Your Truly, Ellery Webster"

George was finally discharged from the prison at Andersonville, and his race was about over. When on the boat coming home, he died of chronic diarrhea off the coast of South Carolina and was buried at sea...." He died 7 Dec. 1864; a Civil War soldier, Co. "F", 11th Reg't., Vt. Vols.(age 18 years 5 months). There is a monument dedicated to George in the Pine Grove cemetery in N. Springfield, Vt.

Sidney F. Bemis, brother of George, was born on the ancestral farm in Baltimore, 19 Jan., 1847. Sidney and brother Solon both had long curly hair. Sid was a Civil War soldier too. He was hit with a bullet that struck his belt buckle, but he was not hurt. However, he suffered from joint pain and other ailments throughout his life from long exposure to cold and dampness during the war. After the war, he worked in Chester on the Rocky Ridge Farm for Mr. Hial Lockwood. He was employed most the time as a 'teamster.' At the age of 42 years, Sidney m. at Chester, 14 July, 1889, Mrs. Abbie J. (Kent) Aldrich (b. Chester, 1846, dau. of Anthony & Ruth B. (Holden) Kent, and widow of Clark Aldrich).

NEWS: Gassetts, 25 Dec., 1891: "It is reported that Mrs. Sidney Bemis can survive but a few days." He m. 2nd, -- Mrs. Adams.

NEWS: North Springfield, 15 May, 1896: "Sydney Bemis of Baltimore was found recently in a vacant house formerly occupied by Henry Smith, where he had broken in and stolen a jug and some cider. He is at large."

Gassetts, 14 Jan., 1898: "Sidney Bemis from the Soldiers' Home is visiting his old friends and associates for a few days. He shows good keeping."

14 July, 1905: "Sidney Bemis, who has been living in Bennington, is to help James Shepard in Baltimore this season."

NEWS Windsor County Court, 17 Jan., 1907: State v. Sidney Bemis of Weston, Vt. Mr. Bemis was charged with depositing poison with intent to kill a certain horse owned by one Eugene Bryant of Springfield. The case was dropped when the defendant proved he did not know of the poison, but was fined $25 and costs."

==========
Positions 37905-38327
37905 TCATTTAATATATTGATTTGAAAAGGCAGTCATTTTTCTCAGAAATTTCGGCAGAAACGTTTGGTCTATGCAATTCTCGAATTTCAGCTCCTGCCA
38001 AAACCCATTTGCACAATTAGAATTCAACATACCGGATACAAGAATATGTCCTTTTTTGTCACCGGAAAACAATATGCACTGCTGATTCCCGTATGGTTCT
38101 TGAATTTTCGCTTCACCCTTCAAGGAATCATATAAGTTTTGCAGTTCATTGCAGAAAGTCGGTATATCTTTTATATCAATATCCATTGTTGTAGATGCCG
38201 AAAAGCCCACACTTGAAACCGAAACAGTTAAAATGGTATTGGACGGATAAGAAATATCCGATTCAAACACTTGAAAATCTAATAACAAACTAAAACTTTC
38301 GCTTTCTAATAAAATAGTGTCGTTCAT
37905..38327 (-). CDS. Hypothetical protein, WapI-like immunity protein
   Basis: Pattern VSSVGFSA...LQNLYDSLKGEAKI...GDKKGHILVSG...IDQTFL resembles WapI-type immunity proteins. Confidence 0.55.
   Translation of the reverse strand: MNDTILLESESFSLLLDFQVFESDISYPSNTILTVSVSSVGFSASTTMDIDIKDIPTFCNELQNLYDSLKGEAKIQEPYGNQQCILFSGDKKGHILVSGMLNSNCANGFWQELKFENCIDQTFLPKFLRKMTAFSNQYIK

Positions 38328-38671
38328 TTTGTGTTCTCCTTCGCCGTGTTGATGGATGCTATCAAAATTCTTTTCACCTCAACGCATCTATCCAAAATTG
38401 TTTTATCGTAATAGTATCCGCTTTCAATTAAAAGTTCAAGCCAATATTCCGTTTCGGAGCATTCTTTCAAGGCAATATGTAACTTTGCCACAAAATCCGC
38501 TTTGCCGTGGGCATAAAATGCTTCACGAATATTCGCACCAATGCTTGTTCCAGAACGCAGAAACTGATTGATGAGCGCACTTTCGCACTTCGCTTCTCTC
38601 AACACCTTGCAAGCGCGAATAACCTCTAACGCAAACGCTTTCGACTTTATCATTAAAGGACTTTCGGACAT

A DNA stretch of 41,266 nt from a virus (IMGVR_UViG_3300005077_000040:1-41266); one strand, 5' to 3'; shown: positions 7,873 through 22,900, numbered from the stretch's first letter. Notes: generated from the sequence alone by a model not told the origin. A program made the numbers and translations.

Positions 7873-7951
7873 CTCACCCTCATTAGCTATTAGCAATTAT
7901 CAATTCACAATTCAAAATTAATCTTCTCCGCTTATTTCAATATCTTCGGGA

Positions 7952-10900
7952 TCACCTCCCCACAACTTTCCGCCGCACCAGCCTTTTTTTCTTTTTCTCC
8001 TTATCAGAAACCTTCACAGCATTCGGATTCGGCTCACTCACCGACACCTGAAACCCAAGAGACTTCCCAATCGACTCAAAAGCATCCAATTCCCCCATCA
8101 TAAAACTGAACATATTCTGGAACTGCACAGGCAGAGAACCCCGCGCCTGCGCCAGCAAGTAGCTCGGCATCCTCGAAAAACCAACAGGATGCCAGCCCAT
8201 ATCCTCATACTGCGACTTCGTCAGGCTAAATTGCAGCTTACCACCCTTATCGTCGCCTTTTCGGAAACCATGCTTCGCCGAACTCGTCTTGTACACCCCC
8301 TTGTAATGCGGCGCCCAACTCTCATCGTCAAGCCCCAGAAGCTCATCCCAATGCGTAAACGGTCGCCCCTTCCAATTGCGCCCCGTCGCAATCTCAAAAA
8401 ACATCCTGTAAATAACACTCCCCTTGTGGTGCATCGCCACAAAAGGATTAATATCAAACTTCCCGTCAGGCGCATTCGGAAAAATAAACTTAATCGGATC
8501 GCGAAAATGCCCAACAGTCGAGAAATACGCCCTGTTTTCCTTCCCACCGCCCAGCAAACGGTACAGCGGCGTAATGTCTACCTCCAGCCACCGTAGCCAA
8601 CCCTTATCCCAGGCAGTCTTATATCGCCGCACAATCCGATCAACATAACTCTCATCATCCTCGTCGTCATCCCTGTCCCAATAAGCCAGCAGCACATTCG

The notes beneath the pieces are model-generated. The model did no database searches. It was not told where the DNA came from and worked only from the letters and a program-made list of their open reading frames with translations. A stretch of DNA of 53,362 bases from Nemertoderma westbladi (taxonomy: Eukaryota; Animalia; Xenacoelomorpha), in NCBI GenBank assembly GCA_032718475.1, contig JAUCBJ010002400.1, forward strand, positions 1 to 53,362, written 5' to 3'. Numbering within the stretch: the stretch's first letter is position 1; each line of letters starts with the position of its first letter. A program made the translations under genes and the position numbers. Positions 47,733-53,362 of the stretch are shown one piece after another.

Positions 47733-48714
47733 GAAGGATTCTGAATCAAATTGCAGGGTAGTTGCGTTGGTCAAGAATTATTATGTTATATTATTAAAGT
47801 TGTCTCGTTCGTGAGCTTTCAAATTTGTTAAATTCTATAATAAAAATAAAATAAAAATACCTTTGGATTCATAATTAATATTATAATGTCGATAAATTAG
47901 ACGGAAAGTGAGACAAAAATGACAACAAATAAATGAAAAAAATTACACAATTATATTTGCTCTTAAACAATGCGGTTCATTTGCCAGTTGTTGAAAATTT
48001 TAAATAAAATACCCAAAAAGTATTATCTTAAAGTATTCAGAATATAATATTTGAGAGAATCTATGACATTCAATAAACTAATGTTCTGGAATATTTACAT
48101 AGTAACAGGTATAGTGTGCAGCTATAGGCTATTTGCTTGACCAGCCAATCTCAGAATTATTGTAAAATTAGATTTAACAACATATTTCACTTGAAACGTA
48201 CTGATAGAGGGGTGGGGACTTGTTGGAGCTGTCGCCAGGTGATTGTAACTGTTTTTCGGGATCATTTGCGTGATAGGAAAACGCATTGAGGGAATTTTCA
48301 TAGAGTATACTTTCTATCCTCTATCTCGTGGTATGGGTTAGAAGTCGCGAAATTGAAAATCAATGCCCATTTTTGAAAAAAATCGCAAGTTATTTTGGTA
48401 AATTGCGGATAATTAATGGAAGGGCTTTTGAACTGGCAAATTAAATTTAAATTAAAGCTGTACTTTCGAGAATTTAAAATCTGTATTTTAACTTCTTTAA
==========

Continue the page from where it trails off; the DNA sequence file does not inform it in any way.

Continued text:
From Slayton Kendall, 1973: "Sidney was known to often carry a roll of bills that sometimes totaled nearly $1,000. They were wrapped in a pocket handkerchief and tucked in his pants pocket. He didn't trust banks. Folks warned him that it was not wise to carry so much money on his person. Sid assured them that 'it would take quite a man to get the roll away from him.' The family knew that Sidney often carried a little pistol in his other pocket and most the neighbors knew it too. It was doubtful that Sid every knew how to use the pistol, but it made people think twice about robbing him. He spent the last years of his life with Frank and Emma Kendall in Baltimore. He died while 'sitting up in his rocking chair' in the front room at Grampa Frank Kendall's. The $1,000 roll of bills were not in his pocket when he died. It was later discovered that he had opened up a bank account and had the cash put away there." Sidney d. in Springfield, Vt. 2 May, 1932

Martin Van Buren Bemis brother of Sidney and George, was born in Baltimore, Vt., 4 March, 1844. Martin m. in Baltimore, 23 Oct., 1912, Cora M. Weightman of Chester (b.--, dau. of William & Eliza (Bemis) Weightman).